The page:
Tuesday, March 20, 2012

UNDERSTANDING NOMADIC WAY OF LIFE

        Traditional Mongolian life is based on herding of five types of animals: cattle (including yaks), sheep, goats, camels and horses. The products obtained from these animals satisfy nearly all of Mongolian family's basic needs: beef, mutton,8 and goat meat, supplemented by a wide variety of dairy products, constitute the Mongolian diet;sheep wool, processed into felt, is used to make clothing, bedding, and insulation for the ger; horses, camels and yaks provide transportation and animal hair and bones are even used to produce musical instruments, tightrope and children's toys. The domestication of animals and emergence of the nomadic lifestyle developed relatively late in Asian history, long after agricultural techniques had become established. In many respects nomadic herding is more complex activity then agricultural, for it requires the ability the domesticate animals, control their feeding and reproduction, and develop techniques for use of domestic animals products for food clothing, and shelter. Nomadism also demands a precise understanding of natural cycles and suitability of different areas for pasturage for each type of herd.
         Nomadic movements of Mongol herders are not conducted randomly, but according to precisely- defined traditions. Mongolian nomadic families move their animals into different general area of pasturage for each of the four season, referred to as uvuljuu( winter pasturage), khavarjaa (spring pasturage), zuslan (summer pasturage), and namarjaa (autumn pasturage). During the winter and spring the herds are generally kept in a fixed location to conserve their strength but its depends on where are you live. In the summer and autumn the family will move the herds several times within the larger area of pasturage, so as to give the animals more if a chance to fatten by grazing on fresh vegetation. In the warmer month the herding family leaves behind many of its possession, travelling in a smaller and lighter ger with minimal furniture. In forested-steppe regions, where precipitation is more abundant, families move between six and eight times a year, over an large distance of 15-20 kilometers; in mountains and dry steppe regions families mover farther and more frequently, traveling as for as 150 k in a single move. Nomadic patterns in the Gobi are more directly influenced by weather and location of springs, drought or extreme snowfall can force families to move great distance in search of adequate water and pasturage.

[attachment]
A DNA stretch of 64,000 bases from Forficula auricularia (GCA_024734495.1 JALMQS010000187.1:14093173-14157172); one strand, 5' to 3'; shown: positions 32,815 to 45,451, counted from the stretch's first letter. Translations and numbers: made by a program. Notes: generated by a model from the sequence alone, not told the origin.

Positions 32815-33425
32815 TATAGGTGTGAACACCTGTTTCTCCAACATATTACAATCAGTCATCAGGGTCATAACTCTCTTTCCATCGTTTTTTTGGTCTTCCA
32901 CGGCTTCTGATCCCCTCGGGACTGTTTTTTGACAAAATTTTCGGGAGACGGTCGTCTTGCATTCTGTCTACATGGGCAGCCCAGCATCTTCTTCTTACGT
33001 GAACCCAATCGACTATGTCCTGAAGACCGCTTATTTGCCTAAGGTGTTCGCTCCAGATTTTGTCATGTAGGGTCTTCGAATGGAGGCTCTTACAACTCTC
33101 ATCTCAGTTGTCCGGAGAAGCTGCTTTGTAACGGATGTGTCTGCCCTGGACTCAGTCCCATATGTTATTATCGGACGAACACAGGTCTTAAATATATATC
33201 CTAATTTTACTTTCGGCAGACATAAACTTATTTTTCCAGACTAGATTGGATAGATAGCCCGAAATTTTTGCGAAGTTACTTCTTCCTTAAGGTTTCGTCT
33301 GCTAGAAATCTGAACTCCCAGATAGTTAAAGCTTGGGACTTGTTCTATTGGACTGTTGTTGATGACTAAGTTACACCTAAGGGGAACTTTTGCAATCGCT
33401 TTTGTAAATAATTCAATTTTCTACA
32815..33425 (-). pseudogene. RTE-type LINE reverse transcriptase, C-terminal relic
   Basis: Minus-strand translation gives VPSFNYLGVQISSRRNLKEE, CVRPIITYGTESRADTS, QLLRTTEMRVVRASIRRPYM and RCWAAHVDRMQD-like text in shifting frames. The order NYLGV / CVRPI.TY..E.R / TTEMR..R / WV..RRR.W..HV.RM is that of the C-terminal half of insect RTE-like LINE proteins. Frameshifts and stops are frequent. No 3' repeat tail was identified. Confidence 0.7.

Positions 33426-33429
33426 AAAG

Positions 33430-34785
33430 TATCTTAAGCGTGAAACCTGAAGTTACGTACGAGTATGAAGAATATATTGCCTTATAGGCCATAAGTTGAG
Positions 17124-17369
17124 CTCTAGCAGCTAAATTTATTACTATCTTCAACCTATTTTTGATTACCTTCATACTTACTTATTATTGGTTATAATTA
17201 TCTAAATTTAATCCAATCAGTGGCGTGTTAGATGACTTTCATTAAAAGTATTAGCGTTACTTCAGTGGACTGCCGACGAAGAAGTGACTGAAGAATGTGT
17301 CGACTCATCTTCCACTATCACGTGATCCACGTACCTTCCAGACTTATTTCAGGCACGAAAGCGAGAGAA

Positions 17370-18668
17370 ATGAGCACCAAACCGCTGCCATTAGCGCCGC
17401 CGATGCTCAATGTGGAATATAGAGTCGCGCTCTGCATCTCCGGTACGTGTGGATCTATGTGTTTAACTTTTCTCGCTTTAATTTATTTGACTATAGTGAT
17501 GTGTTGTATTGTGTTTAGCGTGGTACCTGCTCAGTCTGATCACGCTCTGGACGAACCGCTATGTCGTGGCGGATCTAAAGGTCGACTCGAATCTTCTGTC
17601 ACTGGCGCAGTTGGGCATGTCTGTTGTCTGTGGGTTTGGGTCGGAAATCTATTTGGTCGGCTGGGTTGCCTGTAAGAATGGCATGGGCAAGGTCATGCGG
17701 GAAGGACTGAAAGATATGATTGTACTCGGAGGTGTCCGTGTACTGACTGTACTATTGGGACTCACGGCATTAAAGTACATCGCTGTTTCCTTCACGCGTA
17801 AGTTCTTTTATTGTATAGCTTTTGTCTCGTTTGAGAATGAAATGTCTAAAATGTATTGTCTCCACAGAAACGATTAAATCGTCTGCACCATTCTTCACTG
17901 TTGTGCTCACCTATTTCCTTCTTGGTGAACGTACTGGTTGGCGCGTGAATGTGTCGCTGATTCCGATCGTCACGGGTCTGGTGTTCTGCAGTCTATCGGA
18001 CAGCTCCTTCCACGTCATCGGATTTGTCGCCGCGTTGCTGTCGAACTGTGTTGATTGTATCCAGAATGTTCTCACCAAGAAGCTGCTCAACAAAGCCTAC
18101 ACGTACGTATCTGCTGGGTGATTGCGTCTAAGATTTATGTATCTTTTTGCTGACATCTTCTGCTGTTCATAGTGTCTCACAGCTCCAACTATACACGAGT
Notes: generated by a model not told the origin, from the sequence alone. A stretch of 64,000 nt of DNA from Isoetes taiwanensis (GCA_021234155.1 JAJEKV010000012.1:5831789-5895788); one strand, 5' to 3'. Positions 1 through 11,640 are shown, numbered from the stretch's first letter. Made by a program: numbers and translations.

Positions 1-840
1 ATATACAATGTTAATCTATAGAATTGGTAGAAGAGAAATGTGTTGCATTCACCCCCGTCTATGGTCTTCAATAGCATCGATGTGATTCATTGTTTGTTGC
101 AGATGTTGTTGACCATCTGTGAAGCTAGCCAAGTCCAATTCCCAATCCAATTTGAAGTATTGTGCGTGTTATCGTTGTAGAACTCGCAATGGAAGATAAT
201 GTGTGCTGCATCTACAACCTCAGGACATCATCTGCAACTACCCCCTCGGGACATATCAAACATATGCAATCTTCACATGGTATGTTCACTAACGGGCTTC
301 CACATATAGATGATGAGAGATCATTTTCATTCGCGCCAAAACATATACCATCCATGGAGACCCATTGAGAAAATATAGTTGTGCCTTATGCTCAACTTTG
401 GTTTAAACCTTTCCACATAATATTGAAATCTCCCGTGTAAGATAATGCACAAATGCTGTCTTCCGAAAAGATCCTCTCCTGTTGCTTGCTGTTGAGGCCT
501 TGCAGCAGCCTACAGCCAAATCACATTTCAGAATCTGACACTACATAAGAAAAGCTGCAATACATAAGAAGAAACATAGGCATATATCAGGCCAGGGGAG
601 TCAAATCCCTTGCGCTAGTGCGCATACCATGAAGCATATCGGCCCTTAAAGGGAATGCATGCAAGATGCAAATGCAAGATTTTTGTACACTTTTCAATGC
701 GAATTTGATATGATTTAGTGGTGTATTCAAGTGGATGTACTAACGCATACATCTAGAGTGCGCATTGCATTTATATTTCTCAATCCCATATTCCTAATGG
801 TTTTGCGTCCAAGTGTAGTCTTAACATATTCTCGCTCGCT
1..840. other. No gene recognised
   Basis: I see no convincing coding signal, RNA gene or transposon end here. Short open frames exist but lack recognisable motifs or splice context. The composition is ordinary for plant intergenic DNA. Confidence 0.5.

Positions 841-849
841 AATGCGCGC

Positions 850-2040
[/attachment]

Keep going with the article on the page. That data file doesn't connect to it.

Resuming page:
For winter pasturage a shelter area is chosen, and animals are kept in a roofed enclosure with a insulating bed of dried dung. In the spring, as the animals are at their weakest, the family moves to a pasturage which both has early vegetation and is free of rocky, boggy, or slippery areas that might tax the animals strength. The herding family moves most frequently in the summer months, bringing the herds to open area with abundant vegetation. in autumn, as the animals must fatten in preparation for winter, the animals are taken to a quit location-far from roads or settlements-where they can graze in peace.
         Moving from one pasturage to next is considered an important and ceremonial event. Before moving, the head of the family dresses in his finest clothing and rides out at midday on his best horse to examine the new pasturage. Once he has chosen a suitable location he places three stone on the ground, symbolically in the form of hearth, to mark the future site of each of the family's gers.The family then chooses an auspicious fay for moving and begins to pack the household objects in advance of the move. The move  itself is subdued, as it is considered extremely unlucky for any argument or commotion to occur during the move or its preparation. On the moving day the family's gers are dismantled and all possession put into oxcarts, with the most valuable items-the hearth and roof flame, chest, religions icons, head of the household's personal objects-being placed in the head of cart. Families along the route followed by the movers invite the passersby in for tea; and upon setting up their home in its new location, the family welcome new neighbors.

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